By Zach Johnson
You know the story of The Adventures of Ichabod and Mr. Toad, but do you know the story behind Walt Disney Productions’ animated classic? The package film, released on October 5, 1949, includes two episodes. The first is based on the 1908 novel The Wind in the Willows, by Scottish author Kenneth Grahame, and the second is based on the 1820 short story The Legend of Sleepy Hollow, by American author Washington Irving. In celebration of the acclaimed film’s 70th anniversary and the Halloween season, we visited the Walt Disney Archives to unearth some lesser-known facts about the legend.
1. Walt Disney was intimately involved in the episode’s production. To capture the feel of the location and sense of background and tradition for the Ichabod Crane episode, Walt personally visited the Tarrytown region on the Hudson River in New York. The filmmakers also researched the music of the colonial period, to ensure the film’s historical accuracy.
2. Ichabod’s story was intended to be a full-length feature. Following World War II, the cost of making a full feature film was deemed too high, and the studio decided it would be a featurette and bundled it with The Wind in the Willows. The package was initially titled Two Fabulous Characters, but was later altered to The Adventures of Ichabod and Mr. Toad.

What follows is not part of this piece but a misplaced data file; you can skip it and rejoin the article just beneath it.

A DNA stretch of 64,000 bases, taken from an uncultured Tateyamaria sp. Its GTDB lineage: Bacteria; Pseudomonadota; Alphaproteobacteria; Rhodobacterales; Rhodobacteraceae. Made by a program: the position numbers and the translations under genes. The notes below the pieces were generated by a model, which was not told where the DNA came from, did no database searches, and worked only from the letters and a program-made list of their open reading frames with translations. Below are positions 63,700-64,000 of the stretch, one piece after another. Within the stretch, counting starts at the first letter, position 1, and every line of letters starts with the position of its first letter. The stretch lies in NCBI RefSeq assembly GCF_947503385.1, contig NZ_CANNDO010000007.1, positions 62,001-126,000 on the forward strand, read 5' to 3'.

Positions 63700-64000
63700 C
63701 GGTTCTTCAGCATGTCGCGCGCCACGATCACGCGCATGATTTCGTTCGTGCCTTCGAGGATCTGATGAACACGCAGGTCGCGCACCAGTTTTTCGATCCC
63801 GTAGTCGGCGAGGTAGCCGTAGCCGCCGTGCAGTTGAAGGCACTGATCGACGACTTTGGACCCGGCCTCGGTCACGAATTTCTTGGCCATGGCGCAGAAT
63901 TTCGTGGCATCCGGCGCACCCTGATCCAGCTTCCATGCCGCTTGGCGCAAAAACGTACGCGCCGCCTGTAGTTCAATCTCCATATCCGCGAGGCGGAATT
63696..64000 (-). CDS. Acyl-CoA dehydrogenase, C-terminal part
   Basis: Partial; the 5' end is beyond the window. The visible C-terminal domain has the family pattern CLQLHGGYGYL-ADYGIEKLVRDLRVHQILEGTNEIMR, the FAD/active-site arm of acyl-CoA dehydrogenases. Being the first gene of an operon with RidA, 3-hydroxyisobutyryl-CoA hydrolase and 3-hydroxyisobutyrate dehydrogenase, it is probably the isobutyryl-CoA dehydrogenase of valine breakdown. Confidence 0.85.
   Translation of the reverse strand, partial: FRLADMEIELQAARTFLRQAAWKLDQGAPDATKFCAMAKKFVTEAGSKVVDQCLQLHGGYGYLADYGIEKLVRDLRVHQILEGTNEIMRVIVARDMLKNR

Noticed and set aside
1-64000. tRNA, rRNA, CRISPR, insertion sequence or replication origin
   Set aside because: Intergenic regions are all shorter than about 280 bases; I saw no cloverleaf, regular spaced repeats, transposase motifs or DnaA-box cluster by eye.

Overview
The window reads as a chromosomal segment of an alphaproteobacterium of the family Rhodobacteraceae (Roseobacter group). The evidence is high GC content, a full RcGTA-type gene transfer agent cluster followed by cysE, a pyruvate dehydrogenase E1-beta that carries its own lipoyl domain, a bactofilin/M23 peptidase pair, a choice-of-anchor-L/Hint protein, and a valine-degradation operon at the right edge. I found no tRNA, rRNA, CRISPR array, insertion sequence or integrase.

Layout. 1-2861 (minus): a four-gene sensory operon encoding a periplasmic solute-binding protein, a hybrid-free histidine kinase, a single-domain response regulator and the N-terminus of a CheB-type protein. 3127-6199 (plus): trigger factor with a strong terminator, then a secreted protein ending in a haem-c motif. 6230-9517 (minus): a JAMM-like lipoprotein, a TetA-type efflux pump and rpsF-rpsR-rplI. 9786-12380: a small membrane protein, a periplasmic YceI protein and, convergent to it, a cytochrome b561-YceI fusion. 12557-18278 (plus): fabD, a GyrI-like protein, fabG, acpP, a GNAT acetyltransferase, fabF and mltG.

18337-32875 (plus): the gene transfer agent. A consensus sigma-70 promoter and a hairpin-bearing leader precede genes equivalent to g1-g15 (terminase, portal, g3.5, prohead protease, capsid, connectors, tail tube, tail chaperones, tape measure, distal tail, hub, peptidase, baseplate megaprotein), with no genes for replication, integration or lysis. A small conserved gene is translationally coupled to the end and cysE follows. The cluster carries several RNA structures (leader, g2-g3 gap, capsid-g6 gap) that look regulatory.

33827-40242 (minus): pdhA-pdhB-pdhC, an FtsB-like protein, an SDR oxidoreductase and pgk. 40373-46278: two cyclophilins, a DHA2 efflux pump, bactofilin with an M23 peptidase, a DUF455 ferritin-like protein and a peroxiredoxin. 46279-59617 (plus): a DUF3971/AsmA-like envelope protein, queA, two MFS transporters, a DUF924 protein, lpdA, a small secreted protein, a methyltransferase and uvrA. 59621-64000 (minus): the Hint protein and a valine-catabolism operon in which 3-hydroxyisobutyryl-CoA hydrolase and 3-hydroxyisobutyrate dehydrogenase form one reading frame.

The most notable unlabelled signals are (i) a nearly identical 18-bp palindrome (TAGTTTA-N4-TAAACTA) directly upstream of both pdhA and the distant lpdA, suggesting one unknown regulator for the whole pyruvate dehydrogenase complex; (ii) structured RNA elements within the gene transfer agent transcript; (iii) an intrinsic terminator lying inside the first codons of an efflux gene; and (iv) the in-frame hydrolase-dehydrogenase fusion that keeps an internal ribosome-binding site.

3. The flirtatious and vivacious Katrina was a look-alike. The superstitious schoolmaster Ichabod, largely animated by Disney Legend Frank Thomas, looked unlike any other character Disney had ever put onscreen before. His paramour, however, looked decidedly more familiar. In fact, animators used the model of Grace Martin from the The Martins and the Coys sequence of Make Mine Music for Katrina—and both bore a resemblance to Slue Foot Sue in Pecos Bill!
4. Bing Crosby viewed the project as a labor of love. The Old Groaner worked with The Rhythmaires, the choral group on his radio program, while recording the three songs for the Ichabod Crane episode. In addition to narrating the film, he made the recording of the song “The Headless Horseman” a family affair, inviting his sons—Gary, twins Phillip and Dennis, and Lindsay—to join him in the recording studio.
5. The Horseman May Have Fought For the British in the Revolutionary War. Although the Headless Horseman made his first appearance in Washington Irving’s “The Legend of Sleepy Hollow,” first published in England in 1820, it was the 1917 U.S. edition that gave him his backstory as possibly a “Hessian trooper, whose head had been carried away by a cannon-ball, in some nameless battle during the Revolutionary War.” Since Hessian troopers fought for the British, the rumors surrounding the Headless Horseman’s past would have made Ichabod Crane particularly wary of this menacing figure.